British and Irish governments set to announce new Northern talks

‘Short window’ for talks to reach successful conclusion

Minister for Foreign Affairs  Simon Coveney  with Northern Secretary Karen Bradley. The two governments  are expected to jointly announce  new multiparty talks aimed at getting Stormont going. Photograph: PA

Minister for Foreign Affairs Simon Coveney with Northern Secretary Karen Bradley. The two governments are expected to jointly announce new multiparty talks aimed at getting Stormont going. Photograph: PA

 

A new phase of talks aimed at restoring government in Northern Ireland after more than a year without an executive are to begin next week.

The Irish and British governments are expected to jointly announce on Thursday that a new, short and intensive phase of multiparty talks will begin on January 24th aimed at getting Stormont up and running.

Northern Ireland has been without a fully functioning devolved government since last January when the late Martin McGuinness resigned over the DUP’s handling of a botched green energy scheme and other matters.

Key stumbling blocks include differences around access to civil marriage for LGBT couples, an Irish language act, a Bill of rights and legacy inquest funding.

On Thursday afternoon at Stormont House, Tánaiste and Minister for Foreign Affairs Simon Coveney, and new Secretary of State for Northern Ireland Karen Bradley, are expected to announce the new phase of talks.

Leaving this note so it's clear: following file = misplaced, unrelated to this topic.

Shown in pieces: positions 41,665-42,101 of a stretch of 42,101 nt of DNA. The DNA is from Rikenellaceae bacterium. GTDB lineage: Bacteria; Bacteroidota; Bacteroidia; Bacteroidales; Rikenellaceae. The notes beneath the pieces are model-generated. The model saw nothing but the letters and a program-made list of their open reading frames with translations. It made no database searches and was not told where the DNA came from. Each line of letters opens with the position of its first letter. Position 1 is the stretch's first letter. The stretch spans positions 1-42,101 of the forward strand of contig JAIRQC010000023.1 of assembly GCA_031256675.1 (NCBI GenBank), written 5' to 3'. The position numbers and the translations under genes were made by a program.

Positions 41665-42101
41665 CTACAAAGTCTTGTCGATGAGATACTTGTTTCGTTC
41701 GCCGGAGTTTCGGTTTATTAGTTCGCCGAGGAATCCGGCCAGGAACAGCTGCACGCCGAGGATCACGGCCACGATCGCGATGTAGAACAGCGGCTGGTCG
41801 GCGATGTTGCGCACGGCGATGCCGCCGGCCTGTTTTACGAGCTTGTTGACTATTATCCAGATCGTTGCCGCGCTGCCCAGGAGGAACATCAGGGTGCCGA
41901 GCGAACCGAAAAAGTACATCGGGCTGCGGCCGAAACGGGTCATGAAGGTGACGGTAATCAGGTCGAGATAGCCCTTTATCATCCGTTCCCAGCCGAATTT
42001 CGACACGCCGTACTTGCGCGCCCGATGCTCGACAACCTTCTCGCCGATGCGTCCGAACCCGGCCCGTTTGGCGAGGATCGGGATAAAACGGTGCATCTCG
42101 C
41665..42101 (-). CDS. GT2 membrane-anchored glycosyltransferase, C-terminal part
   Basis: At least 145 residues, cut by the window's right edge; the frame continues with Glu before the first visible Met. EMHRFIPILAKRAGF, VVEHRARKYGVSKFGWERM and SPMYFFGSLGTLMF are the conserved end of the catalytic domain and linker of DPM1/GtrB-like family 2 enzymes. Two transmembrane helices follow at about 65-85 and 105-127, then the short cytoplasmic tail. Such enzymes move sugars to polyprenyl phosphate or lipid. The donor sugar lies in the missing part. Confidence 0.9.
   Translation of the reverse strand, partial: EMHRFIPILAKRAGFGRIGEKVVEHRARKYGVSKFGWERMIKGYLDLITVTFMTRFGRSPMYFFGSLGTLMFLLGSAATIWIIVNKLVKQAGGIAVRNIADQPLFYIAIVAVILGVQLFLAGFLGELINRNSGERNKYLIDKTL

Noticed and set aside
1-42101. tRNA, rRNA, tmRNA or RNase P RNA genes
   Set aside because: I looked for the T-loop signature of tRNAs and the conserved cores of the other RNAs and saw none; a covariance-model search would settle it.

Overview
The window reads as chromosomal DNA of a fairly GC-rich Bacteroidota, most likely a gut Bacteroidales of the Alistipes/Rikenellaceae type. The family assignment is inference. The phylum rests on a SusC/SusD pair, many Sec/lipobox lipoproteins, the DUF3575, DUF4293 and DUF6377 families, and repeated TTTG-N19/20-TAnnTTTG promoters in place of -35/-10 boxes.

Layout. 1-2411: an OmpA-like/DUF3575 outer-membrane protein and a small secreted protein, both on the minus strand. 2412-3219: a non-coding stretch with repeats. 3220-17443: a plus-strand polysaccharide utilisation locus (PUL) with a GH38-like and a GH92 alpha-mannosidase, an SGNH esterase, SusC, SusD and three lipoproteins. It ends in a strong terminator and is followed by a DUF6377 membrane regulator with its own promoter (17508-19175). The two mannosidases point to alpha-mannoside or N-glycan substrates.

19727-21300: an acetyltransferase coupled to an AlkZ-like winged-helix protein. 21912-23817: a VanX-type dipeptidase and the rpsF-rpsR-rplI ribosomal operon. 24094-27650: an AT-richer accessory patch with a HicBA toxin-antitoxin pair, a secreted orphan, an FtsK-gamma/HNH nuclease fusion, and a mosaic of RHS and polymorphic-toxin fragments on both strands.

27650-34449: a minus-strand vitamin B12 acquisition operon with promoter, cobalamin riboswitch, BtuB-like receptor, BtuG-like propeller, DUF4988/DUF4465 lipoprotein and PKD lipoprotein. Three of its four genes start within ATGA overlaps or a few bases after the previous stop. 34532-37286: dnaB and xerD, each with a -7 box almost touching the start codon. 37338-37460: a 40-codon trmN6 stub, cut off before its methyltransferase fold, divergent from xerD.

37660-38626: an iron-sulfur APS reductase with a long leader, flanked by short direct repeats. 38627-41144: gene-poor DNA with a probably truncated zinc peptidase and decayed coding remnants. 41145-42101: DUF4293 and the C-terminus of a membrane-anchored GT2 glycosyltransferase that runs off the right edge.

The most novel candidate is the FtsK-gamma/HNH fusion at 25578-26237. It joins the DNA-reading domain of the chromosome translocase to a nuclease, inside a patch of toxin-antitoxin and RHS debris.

‘Time is short’

At a press conference alongside Mr Coveney, Ms Bradley is expected to say it has become clear to her that “time is short and one last opportunity to reach agreement remains”.

She will speak of the DUP and Sinn Féin having made progress in “closing the gaps between them on a range of difficult issues that have prevented the formation of an executive”.

Ms Bradley believes that while the “gaps are narrow” there are still “significant differences to be overcome” and that it is possible for agreement to be reached.

A new phase of talks will involve Sinn Féin, the DUP, the SDLP, the UUP, the Alliance Party, and the two governments.

“The people of Northern Ireland cannot continue to have their public services suffer by the lack of an executive and without ministers making key policy and budget decisions,” Ms Bradley will say.

Meanwhile, Sinn Féin leader Michelle O’Neill is due to meet with Ms Bradley and Mr Coveney in Stormont on Thursday.

Direct rule

A spokesman for Sinn Féin said the party believed there should be “meaningful and focused and time-limited discussions”.

It would “soon become clear if the level of engagement” was what was required, he said.

In Dublin, Government sources said that there was “a short window” for the talks to reach a successful conclusion. The two governments believe the talks must conclude in February. If no agreement is reached, a new election, or direct rule from London – with the possible input of a British-Irish Inter-Governmental Conference – will be considered by the governments.